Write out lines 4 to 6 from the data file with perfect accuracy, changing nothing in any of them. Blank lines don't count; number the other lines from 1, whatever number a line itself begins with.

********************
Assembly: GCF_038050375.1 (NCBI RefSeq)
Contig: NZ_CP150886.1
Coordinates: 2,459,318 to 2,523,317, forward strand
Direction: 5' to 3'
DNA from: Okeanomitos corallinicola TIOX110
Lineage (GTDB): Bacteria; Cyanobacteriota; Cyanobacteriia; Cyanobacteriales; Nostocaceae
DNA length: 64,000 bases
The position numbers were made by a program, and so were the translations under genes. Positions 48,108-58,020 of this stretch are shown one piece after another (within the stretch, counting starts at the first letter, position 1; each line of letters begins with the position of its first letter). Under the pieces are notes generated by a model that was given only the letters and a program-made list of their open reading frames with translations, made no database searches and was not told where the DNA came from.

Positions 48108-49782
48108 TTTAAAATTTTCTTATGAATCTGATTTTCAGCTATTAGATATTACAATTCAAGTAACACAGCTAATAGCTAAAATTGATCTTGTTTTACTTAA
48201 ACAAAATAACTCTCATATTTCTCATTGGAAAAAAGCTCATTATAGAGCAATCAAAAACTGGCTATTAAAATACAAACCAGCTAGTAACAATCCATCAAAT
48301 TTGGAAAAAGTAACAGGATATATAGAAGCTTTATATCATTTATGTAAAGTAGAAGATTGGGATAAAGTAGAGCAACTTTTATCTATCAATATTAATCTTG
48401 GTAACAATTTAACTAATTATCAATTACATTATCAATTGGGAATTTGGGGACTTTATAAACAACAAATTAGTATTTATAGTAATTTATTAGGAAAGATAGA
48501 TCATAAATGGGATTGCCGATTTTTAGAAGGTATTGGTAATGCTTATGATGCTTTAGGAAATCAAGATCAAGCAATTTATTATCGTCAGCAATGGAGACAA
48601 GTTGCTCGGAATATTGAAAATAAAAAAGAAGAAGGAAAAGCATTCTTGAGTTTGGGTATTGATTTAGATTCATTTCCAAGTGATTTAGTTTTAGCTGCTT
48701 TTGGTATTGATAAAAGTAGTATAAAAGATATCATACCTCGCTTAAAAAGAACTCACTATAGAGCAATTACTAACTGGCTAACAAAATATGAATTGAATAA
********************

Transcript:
Direction: 5' to 3'
DNA from: Okeanomitos corallinicola TIOX110
Lineage (GTDB): Bacteria; Cyanobacteriota; Cyanobacteriia; Cyanobacteriales; Nostocaceae